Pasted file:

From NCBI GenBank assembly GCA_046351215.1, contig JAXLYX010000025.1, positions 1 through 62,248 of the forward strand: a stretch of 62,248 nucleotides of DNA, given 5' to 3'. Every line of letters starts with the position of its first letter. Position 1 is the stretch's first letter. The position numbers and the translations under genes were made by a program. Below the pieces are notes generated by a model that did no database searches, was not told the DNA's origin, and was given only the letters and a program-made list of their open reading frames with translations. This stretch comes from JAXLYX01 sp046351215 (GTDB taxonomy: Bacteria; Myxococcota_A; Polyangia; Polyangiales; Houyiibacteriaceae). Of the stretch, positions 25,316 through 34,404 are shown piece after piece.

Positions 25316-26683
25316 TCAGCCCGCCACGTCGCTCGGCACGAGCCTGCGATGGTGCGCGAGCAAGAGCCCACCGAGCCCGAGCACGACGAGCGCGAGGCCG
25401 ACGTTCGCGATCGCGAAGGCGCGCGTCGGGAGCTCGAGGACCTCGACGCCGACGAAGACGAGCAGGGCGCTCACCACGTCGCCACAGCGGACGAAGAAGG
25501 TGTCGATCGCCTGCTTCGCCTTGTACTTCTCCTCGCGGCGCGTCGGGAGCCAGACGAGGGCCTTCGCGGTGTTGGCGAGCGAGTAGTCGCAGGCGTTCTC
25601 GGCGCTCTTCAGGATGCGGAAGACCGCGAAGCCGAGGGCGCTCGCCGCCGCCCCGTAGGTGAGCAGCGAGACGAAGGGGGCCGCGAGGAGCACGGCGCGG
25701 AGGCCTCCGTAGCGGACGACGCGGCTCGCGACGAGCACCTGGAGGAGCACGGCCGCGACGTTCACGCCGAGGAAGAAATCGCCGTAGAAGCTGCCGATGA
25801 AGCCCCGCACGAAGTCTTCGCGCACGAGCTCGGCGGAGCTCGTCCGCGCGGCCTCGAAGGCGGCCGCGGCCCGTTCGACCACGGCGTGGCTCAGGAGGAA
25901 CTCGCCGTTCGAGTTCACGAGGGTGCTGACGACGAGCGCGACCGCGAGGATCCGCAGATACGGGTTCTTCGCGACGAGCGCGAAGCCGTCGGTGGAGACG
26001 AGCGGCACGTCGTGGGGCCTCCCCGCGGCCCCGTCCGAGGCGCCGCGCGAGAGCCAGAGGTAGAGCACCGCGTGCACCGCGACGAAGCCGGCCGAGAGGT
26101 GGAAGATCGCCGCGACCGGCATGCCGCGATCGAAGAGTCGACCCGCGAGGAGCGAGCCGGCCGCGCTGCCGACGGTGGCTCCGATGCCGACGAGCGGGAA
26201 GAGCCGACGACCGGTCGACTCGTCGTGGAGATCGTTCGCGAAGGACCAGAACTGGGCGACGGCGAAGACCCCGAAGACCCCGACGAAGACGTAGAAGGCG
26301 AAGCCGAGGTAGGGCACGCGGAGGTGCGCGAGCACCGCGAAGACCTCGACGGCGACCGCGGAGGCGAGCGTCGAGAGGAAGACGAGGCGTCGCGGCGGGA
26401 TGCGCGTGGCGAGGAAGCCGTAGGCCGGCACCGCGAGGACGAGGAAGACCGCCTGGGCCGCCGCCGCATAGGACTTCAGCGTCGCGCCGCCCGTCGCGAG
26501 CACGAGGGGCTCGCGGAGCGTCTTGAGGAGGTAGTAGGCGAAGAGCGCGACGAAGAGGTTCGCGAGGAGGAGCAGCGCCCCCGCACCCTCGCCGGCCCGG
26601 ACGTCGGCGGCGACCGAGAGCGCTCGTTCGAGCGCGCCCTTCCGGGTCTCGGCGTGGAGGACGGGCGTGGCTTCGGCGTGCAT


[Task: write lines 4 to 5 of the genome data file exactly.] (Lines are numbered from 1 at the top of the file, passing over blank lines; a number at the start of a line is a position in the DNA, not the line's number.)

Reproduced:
25401 ACGTTCGCGATCGCGAAGGCGCGCGTCGGGAGCTCGAGGACCTCGACGCCGACGAAGACGAGCAGGGCGCTCACCACGTCGCCACAGCGGACGAAGAAGG
25501 TGTCGATCGCCTGCTTCGCCTTGTACTTCTCCTCGCGGCGCGTCGGGAGCCAGACGAGGGCCTTCGCGGTGTTGGCGAGCGAGTAGTCGCAGGCGTTCTC